The most recent metrics from the Port of Los Angeles show supply chain constraints are still hovering near record levels, a trend that is expected to carry into 2022.
During a monthly update, Gene Seroka, the port’s executive director, said dwell times for containers remain at or near all-time highs, with “significant volume headed our way throughout this year and into 2022.”
As of mid-September, dwell time for containers at terminals was six days, the highest since the volume surge began more than a year ago. On-dock rail wait time was 11.7 days, compared to the recent peak of 13.4 days, as four times the average number of containers were waiting to be loaded on railcars.
The port’s Pool of Pools chassis, which are jointly managed by Direct ChassisLink Inc. (DCLI) and two other intermodal equipment providers, were waiting 8.5 days (8.8 days was the recent peak) on the street for space to open at the warehouses as “disruptions continue at every node in the supply chain,” Seroka said.
Lack of labor the real headwind
“The biggest thing we’re seeing is just the amount of time that customers are holding on to chassis,” Mike O’Malley, SVP government and public relations at DCLI, told FreightWaves in an interview. “In LA for example, it’s up probably 70% over norm.”
This has resulted in a good portion of the company’s fleet being utilized by customers simply holding on to equipment longer.
“They may be doing that because the warehouse is full and they’ve got a full container sitting there on a chassis waiting to be unloaded,” O’Malley said. “It may be that they can’t find enough drivers to pick up the container that’s sitting on a chassis near the terminal or at a facility. It’s all those things across the supply chain, much of which are labor-related.”
Hiring headwinds are stretching throughout the supply chain. Carriers continue to pay more to attract drivers, with shippers and warehouse operators struggling to find the dockworkers needed to unload freight and keep equipment flowing through the system.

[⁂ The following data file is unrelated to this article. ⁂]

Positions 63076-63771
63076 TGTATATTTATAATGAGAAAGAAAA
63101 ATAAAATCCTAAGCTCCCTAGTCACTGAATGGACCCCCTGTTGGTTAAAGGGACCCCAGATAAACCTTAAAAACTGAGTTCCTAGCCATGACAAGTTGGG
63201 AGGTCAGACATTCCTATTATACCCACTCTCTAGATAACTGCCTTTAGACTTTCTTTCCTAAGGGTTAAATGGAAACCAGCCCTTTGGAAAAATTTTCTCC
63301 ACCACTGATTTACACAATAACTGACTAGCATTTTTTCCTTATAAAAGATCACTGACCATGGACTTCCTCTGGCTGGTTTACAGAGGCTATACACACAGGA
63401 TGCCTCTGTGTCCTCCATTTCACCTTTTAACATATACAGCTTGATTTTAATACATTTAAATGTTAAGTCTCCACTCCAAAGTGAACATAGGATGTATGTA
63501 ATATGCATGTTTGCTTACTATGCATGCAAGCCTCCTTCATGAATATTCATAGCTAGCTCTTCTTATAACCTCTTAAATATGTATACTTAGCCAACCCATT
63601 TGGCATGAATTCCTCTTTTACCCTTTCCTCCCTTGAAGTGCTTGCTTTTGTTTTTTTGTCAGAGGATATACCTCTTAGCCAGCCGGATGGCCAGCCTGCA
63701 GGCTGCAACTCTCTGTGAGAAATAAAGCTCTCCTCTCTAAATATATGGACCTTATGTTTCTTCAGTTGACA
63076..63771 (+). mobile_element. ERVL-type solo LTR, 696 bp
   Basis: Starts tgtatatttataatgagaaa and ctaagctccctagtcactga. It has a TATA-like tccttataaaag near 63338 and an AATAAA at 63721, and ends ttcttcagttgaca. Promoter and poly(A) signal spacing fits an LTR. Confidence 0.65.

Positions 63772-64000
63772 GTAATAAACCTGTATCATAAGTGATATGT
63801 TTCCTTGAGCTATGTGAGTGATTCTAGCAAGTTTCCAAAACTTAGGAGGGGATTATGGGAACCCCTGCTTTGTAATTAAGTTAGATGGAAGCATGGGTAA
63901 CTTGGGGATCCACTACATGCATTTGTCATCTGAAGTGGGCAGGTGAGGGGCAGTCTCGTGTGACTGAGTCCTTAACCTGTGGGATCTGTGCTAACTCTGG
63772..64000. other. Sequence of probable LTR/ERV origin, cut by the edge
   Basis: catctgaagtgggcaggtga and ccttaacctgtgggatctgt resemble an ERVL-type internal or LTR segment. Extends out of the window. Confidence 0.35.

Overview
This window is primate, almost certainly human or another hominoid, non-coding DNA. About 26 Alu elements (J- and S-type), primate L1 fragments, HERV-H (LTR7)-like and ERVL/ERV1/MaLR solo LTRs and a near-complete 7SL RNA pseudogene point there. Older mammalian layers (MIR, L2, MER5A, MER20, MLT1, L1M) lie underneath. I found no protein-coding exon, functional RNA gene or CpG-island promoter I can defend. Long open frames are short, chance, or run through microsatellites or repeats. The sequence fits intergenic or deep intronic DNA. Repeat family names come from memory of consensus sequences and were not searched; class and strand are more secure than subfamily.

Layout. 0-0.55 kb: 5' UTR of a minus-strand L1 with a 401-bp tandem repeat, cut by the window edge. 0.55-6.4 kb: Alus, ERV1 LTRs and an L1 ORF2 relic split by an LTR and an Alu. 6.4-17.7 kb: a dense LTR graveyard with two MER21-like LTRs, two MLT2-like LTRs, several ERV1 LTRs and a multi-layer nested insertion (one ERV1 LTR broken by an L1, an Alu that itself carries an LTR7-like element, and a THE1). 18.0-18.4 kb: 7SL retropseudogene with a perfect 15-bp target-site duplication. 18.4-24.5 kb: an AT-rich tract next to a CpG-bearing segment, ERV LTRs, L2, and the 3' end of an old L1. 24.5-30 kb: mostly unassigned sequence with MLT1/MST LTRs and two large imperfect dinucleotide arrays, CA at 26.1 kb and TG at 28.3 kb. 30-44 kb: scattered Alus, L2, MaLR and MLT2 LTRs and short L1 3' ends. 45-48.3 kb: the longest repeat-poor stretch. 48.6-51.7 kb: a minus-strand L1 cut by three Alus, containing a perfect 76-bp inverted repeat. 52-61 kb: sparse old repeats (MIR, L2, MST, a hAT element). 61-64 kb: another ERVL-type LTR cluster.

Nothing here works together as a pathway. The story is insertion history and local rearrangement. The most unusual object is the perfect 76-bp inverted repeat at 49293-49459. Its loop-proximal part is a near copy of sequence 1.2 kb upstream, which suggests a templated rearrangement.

A number of stimulus payments as well as enhanced unemployment benefits throughout the pandemic have constrained hiring. Also, a multiyear pull forward of e-commerce demand has added to the need for incremental headcount.
Under normal circumstances, DCLI said it has enough chassis to cover the current influx of containers.
“If you had ample labor, while supply would be tight, you’d be seeing throughput in the warehouses that would keep that end element flowing enough to where our chassis are coming back in five and a half days and not eight,” said Ryan Houfek, chief commercial officer at DCLI.
“In that case you would have enough chassis to meet demand,” Houfek continued. Without the labor issues, “you’re still operating the system at a really high level of utilization,” he added. “But freight would flow reasonably well.”
Not playing the rate game yet
DCLI said it is seeing instances in which truckers are holding onto chassis for an extra day or two versus returning the equipment briefly before leasing it out again. At a rate of $20 to $30 per day, carriers would rather pay for the extra day than risk not having equipment when they need it.
“In a normal circumstance, your chassis rental rates and economics drive a lot of behavior,” Houfek said. “Right now, we’re not sure that’s true.”
Asked why DCLI isn’t pushing rates higher given the current market or as an incentive for carriers to turn equipment faster, Houfek replied: “Even if we doubled our chassis rates, it’s not clear that would work. It really is a function of things outside of the trucker’s control that are determining this extended usage cycle that we are seeing on our assets.”
While the company is evaluating options to encourage faster turn times, it is taking the long approach with its customers, sacrificing some gain today for established relationships and greater market share down the road. However, it acknowledged increased chassis production costs will have to be addressed through pricing at some point.